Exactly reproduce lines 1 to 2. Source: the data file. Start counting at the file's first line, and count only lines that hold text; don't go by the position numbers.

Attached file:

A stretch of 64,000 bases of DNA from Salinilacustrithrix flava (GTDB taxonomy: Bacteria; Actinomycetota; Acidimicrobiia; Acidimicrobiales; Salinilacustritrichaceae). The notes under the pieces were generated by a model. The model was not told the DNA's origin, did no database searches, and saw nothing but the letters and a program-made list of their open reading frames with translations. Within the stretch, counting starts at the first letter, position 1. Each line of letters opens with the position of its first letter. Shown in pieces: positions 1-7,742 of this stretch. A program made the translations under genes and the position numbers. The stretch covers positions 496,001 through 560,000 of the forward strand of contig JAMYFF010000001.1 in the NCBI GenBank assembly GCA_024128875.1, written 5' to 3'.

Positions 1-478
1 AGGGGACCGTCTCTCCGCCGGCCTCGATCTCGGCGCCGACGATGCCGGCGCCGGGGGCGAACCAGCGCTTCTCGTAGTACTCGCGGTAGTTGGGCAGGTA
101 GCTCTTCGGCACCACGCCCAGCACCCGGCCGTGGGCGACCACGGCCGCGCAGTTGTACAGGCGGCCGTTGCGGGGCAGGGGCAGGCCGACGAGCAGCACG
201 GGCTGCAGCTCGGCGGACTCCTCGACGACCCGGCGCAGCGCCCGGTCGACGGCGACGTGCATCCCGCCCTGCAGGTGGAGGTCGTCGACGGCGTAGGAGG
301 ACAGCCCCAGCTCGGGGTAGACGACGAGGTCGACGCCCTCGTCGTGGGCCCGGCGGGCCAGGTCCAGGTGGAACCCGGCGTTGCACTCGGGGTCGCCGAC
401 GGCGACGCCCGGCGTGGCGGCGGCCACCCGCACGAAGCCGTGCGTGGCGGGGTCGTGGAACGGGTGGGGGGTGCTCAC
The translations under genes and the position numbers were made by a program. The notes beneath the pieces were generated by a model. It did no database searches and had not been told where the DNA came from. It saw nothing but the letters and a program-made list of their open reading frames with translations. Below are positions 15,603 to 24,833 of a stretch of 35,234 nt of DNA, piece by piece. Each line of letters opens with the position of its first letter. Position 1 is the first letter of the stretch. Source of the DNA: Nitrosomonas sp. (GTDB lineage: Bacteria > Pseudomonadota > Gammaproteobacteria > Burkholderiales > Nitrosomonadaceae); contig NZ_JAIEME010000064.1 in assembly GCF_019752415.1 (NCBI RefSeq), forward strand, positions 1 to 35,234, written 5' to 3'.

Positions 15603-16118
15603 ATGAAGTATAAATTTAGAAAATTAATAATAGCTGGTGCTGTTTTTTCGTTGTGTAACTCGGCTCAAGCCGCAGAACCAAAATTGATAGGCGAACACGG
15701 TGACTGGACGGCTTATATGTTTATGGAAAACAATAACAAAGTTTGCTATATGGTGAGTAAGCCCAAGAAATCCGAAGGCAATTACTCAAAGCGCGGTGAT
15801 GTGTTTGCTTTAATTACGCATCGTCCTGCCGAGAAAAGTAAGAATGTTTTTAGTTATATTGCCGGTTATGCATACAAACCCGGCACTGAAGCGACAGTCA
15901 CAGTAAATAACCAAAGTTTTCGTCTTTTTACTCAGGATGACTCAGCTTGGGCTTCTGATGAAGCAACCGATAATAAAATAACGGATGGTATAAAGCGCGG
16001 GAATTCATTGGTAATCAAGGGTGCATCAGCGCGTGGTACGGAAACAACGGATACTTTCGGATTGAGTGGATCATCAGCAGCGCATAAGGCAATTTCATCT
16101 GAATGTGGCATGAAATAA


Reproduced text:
A stretch of 64,000 bases of DNA from Salinilacustrithrix flava (GTDB taxonomy: Bacteria; Actinomycetota; Acidimicrobiia; Acidimicrobiales; Salinilacustritrichaceae). The notes under the pieces were generated by a model. The model was not told the DNA's origin, did no database searches, and saw nothing but the letters and a program-made list of their open reading frames with translations. Within the stretch, counting starts at the first letter, position 1. Each line of letters opens with the position of its first letter. Shown in pieces: positions 1-7,742 of this stretch. A program made the translations under genes and the position numbers. The stretch covers positions 496,001 through 560,000 of the forward strand of contig JAMYFF010000001.1 in the NCBI GenBank assembly GCA_024128875.1, written 5' to 3'.

Positions 1-478